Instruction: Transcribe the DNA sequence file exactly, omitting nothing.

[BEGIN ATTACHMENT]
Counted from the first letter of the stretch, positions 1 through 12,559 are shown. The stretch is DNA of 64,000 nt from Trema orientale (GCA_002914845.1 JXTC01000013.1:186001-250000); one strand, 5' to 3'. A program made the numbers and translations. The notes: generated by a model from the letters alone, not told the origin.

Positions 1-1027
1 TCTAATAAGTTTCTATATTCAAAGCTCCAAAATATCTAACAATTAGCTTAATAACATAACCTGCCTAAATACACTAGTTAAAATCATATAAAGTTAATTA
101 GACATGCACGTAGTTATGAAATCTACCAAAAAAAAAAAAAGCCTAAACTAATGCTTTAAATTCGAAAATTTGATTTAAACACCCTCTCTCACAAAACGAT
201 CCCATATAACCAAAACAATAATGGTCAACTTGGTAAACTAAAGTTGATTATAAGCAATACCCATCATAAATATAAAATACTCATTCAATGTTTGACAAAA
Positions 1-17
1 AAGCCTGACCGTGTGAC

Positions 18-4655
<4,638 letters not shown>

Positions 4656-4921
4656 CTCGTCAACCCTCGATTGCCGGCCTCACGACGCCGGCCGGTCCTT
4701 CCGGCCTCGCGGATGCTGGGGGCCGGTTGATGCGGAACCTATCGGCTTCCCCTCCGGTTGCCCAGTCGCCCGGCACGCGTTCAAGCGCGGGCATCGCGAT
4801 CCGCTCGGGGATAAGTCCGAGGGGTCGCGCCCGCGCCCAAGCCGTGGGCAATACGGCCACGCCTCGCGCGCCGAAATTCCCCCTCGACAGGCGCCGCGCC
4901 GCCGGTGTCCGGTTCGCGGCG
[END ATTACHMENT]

Counted from the first letter of the stretch, positions 1 through 12,559 are shown. The stretch is DNA of 64,000 nt from Trema orientale (GCA_002914845.1 JXTC01000013.1:186001-250000); one strand, 5' to 3'. A program made the numbers and translations. The notes: generated by a model from the letters alone, not told the origin.

Positions 1-1027
1 TCTAATAAGTTTCTATATTCAAAGCTCCAAAATATCTAACAATTAGCTTAATAACATAACCTGCCTAAATACACTAGTTAAAATCATATAAAGTTAATTA
101 GACATGCACGTAGTTATGAAATCTACCAAAAAAAAAAAAAGCCTAAACTAATGCTTTAAATTCGAAAATTTGATTTAAACACCCTCTCTCACAAAACGAT
201 CCCATATAACCAAAACAATAATGGTCAACTTGGTAAACTAAAGTTGATTATAAGCAATACCCATCATAAATATAAAATACTCATTCAATGTTTGACAAAA
Positions 1-17
1 AAGCCTGACCGTGTGAC

Positions 18-4655
<4,638 letters not shown>

Positions 4656-4921
4656 CTCGTCAACCCTCGATTGCCGGCCTCACGACGCCGGCCGGTCCTT
4701 CCGGCCTCGCGGATGCTGGGGGCCGGTTGATGCGGAACCTATCGGCTTCCCCTCCGGTTGCCCAGTCGCCCGGCACGCGTTCAAGCGCGGGCATCGCGAT
4801 CCGCTCGGGGATAAGTCCGAGGGGTCGCGCCCGCGCCCAAGCCGTGGGCAATACGGCCACGCCTCGCGCGCCGAAATTCCCCCTCGACAGGCGCCGCGCC
4901 GCCGGTGTCCGGTTCGCGGCG